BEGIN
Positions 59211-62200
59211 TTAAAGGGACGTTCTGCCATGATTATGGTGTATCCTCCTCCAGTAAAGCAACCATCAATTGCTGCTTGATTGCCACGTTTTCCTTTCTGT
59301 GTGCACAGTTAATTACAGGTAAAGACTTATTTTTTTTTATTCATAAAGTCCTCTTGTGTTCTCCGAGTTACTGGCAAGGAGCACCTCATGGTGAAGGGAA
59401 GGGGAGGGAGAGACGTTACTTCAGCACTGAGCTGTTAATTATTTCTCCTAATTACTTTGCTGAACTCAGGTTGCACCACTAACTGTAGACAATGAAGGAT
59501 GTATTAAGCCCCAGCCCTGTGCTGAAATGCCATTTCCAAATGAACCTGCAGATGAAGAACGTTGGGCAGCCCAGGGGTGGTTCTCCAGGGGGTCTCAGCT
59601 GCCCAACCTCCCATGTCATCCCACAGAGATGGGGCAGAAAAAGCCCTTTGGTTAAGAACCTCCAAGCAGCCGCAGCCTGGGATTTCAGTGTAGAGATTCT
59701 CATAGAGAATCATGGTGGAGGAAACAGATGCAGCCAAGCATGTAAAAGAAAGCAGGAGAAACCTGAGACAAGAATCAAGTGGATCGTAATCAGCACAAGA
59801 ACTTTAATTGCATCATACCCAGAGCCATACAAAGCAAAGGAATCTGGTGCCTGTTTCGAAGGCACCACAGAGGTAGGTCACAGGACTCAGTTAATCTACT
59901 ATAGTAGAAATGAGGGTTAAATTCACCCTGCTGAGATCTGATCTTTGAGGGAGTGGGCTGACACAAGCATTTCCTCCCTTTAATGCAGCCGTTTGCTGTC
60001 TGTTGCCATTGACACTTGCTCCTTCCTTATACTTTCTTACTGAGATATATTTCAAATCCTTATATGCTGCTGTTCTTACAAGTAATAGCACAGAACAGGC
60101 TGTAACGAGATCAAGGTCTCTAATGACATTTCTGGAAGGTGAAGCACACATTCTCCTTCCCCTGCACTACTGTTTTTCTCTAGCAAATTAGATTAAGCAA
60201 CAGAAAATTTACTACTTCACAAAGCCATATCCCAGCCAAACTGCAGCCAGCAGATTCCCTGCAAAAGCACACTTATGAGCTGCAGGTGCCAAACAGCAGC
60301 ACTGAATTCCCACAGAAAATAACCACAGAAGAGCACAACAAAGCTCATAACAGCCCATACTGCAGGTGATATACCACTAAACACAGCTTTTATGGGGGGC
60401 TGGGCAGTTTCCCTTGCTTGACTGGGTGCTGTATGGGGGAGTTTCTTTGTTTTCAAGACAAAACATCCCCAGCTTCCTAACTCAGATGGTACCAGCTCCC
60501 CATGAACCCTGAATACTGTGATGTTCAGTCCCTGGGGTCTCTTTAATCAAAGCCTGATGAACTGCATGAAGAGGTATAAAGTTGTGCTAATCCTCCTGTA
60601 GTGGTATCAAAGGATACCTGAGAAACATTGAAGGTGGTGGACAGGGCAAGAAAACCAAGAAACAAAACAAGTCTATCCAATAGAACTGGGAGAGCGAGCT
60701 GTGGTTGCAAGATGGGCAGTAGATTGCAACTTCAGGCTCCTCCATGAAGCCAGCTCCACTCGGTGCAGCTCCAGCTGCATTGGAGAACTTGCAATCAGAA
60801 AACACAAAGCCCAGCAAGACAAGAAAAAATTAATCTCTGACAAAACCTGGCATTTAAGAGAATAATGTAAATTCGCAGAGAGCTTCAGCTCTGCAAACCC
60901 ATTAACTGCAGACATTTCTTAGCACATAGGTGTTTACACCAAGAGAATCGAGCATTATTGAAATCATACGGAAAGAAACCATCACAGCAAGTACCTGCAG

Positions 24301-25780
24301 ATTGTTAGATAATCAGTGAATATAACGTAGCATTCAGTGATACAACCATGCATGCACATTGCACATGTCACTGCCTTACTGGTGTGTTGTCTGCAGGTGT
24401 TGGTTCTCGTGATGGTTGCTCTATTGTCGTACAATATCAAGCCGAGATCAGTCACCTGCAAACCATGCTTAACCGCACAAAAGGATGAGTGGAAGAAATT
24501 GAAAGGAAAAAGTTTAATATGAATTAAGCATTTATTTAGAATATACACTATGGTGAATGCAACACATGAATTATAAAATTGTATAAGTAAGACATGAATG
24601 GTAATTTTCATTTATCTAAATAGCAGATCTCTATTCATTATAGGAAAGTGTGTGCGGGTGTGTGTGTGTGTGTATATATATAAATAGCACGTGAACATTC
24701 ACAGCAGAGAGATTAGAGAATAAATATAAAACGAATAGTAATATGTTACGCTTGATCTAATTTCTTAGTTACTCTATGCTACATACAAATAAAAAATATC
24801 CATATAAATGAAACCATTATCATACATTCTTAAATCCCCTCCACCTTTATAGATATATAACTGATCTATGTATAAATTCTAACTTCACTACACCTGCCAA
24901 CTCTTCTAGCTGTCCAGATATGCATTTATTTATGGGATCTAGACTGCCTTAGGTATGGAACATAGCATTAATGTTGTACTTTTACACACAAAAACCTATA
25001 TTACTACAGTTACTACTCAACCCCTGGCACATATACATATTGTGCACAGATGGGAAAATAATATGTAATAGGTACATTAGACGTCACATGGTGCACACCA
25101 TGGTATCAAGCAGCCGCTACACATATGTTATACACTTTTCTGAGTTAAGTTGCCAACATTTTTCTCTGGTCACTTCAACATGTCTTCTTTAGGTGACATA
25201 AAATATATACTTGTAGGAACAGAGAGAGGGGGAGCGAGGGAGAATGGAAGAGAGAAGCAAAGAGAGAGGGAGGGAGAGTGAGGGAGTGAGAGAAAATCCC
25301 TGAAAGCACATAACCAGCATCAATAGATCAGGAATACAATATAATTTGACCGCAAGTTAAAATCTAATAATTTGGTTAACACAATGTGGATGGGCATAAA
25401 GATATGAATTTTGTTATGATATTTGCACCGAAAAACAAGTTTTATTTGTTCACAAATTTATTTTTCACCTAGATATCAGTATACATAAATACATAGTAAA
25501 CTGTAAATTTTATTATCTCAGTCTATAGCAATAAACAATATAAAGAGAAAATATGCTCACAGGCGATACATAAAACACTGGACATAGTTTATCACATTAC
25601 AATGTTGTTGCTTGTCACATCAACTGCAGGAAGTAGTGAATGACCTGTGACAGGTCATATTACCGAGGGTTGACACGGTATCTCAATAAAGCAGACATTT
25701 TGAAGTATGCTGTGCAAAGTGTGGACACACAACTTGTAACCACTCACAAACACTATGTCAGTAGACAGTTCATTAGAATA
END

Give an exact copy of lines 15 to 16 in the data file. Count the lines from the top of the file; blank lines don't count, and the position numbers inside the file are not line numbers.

60501 CATGAACCCTGAATACTGTGATGTTCAGTCCCTGGGGTCTCTTTAATCAAAGCCTGATGAACTGCATGAAGAGGTATAAAGTTGTGCTAATCCTCCTGTA
60601 GTGGTATCAAAGGATACCTGAGAAACATTGAAGGTGGTGGACAGGGCAAGAAAACCAAGAAACAAAACAAGTCTATCCAATAGAACTGGGAGAGCGAGCT